THURSDAY, June 23 (HealthDay News) -- With record-breaking wildfires scorching the American Southwest, experts are worried not just about the environmental and property damage, but also about health risks both to nearby residents and to those living farther away.
Although at this point reports are anecdotal, people on the front lines of health care in the Southwest are noticing an uptick of respiratory problems among certain groups of people.
The Gallup Indian Medical Center, which sits on the border of the Navajo Reservation in western New Mexico, is seeing a lot of asthma-related complaints, said Heidi Krapfl, chief of the environmental health epidemiology bureau at the New Mexico Department of Health in Santa Fe.
Similar problems are being seen in more distant parts of the state.
"We've definitely seen patients in the emergency room who have come in with a worsening of their chronic lung disease like asthma or COPD [chronic obstructive pulmonary disease] that they've attributed to the smoke," said Dr. Mike Richards, chief of emergency medicine at the University of New Mexico Hospital in Albuquerque.
As of Wednesday afternoon, large wildfires were raging uncontained in southeast Arizona and along the state's border with Mexico; along the eastern edge of New Mexico; in multiple locations throughout Texas and along the Texas-Louisiana border, according to the U.S. Forest Service.
For weeks now, Albuquerque has been on the receiving end of huge banks of smoke and ash from the Wallow fire 200 or so miles away.
Smoke and ash have turned the setting sun red, reduced driving visibility and obscured normally crystal clear views of the 11,000-foot mountains edging Albuquerque's eastern perimeters. On some days, the smell of burning is overwhelming.
Jo Jordan, a 20-year resident of Albuquerque, attributes a rare migraine to smoke blowing in from the southeast.
"I was out and the smoke was just hanging in the air. My throat got scratchy and I started with a headache. By the time I got home, I had a migraine," she related. "I had it for a day and a half. There was a lot of discomfort, my eyes hurt, I was nauseous."
Not surprisingly, Arizona residents closer to the Wallow fire are also reporting some breathing difficulties, said Dr. Cara Christ, chief medical officer for public health at the Arizona Department of Health Services in Phoenix. But the biggest effect comes from stress.
"This is having a huge behavioral impact," she said. "We've got on-the-ground counselors going to hotels, going to homes, going to shelters -- primarily to people who've been displaced or lost their homes or people who are fearful of losing their homes."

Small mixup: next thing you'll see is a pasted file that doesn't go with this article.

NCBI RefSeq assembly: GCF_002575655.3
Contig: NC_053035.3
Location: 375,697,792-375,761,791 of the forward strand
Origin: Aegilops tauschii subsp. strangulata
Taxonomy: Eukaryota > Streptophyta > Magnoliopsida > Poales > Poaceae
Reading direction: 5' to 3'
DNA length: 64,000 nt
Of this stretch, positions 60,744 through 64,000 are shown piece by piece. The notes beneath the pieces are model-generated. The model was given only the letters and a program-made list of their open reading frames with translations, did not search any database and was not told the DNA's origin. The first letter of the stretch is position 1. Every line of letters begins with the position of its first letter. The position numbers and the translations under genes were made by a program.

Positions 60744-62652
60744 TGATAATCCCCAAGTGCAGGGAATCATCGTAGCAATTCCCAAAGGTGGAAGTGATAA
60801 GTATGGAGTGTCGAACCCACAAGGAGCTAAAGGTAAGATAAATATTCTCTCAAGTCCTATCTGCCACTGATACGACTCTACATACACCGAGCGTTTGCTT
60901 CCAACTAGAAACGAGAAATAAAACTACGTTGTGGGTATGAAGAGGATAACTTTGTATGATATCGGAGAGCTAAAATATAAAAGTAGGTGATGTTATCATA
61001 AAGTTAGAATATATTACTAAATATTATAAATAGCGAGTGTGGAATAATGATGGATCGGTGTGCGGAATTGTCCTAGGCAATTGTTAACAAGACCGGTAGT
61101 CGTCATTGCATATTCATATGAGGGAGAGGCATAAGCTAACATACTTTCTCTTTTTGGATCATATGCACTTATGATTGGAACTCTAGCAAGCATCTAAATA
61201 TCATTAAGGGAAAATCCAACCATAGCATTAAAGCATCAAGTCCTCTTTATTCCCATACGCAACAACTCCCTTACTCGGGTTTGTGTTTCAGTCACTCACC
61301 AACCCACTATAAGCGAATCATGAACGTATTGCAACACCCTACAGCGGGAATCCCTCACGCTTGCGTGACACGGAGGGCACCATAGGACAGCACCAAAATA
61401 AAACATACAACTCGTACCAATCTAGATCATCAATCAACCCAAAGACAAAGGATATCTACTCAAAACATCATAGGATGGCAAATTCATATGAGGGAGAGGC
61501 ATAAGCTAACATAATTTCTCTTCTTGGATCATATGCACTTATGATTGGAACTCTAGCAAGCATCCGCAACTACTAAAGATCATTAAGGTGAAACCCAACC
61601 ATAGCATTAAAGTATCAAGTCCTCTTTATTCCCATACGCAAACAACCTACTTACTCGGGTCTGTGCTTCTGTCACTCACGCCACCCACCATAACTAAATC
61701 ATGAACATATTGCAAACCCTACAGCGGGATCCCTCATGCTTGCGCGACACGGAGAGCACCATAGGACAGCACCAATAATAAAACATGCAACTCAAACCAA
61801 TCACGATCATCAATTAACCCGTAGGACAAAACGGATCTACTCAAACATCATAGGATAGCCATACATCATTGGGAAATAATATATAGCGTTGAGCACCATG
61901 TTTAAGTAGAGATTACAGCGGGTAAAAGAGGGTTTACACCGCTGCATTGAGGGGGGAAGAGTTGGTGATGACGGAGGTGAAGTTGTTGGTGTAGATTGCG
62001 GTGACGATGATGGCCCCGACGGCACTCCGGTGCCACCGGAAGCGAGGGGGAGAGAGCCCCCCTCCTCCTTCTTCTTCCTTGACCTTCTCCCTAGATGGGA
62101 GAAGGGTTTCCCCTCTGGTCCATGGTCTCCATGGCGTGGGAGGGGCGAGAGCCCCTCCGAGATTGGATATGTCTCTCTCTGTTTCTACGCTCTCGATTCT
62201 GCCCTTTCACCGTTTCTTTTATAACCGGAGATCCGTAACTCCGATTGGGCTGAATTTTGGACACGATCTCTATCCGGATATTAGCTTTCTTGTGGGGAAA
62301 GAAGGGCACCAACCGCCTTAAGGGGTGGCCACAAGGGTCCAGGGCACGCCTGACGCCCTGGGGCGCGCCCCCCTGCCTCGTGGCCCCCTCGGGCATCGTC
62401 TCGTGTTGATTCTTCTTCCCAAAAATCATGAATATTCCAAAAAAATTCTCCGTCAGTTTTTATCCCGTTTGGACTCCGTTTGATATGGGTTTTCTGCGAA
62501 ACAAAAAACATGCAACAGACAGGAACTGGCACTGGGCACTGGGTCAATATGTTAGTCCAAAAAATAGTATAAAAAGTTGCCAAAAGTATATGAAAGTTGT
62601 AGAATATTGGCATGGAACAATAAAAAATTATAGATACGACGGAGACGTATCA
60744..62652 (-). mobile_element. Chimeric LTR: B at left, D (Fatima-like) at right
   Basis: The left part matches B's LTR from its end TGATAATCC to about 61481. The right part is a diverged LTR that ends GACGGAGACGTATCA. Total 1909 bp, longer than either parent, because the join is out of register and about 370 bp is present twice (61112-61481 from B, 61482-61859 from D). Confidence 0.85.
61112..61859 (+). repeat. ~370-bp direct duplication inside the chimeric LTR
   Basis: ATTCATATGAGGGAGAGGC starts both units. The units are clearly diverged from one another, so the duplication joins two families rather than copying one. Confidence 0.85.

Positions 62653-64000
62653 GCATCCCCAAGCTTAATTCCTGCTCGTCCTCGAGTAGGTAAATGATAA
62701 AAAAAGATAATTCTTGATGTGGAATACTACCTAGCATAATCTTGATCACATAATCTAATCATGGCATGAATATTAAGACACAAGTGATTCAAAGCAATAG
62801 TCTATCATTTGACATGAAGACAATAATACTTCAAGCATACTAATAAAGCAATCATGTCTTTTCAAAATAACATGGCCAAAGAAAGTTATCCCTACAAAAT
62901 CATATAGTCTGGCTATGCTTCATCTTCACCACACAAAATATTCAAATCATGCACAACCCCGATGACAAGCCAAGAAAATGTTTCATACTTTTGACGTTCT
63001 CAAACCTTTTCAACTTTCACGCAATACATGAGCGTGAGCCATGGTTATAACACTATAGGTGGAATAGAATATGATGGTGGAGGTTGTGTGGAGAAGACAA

In New Mexico, people reporting to the emergency room with complaints attributable to the smoke are being treated and released, Richards said.
"The most important thing is that people need to be diligent about their underlying health maintenance," he stressed. "If you do have asthma or COPD, you need to be very diligent about complying with doctor's instructions around medications. If there was ever a time to avoid missing doses of regular medication it would be now."
The New Mexico Department of Health has issued several health advisories, warning elderly people, children and people with respiratory or heart conditions to stay away from the smoke, remaining inside if necessary.
People are also being advised not to use their "swamp coolers," or the evaporative cooling systems that are ubiquitous in the dry Southwest, because they pull smoke in from the outside.
"We're recommending that those people in close proximity to smoke take certain precautions," said Christ. "Once the air gets into the moderate-hazardous range, we're advising people to stay inside, not to do strenuous activity outside, keep doors and windows closed and for people with respiratory problems to not go outside at all."
Visit the U.S. Fire Administration for more on preventing wildfires.
SOURCES: Mike Richards, M.D., chairman, emergency medicine, University of New Mexico Hospital, Albuquerque; Cara Christ, M.D., chief medical officer, public health, Arizona Department of Public Health, Phoenix; Heidi Krapfl, chief, environmental health epidemiology bureau, New Mexico Department of Health, Santa Fe
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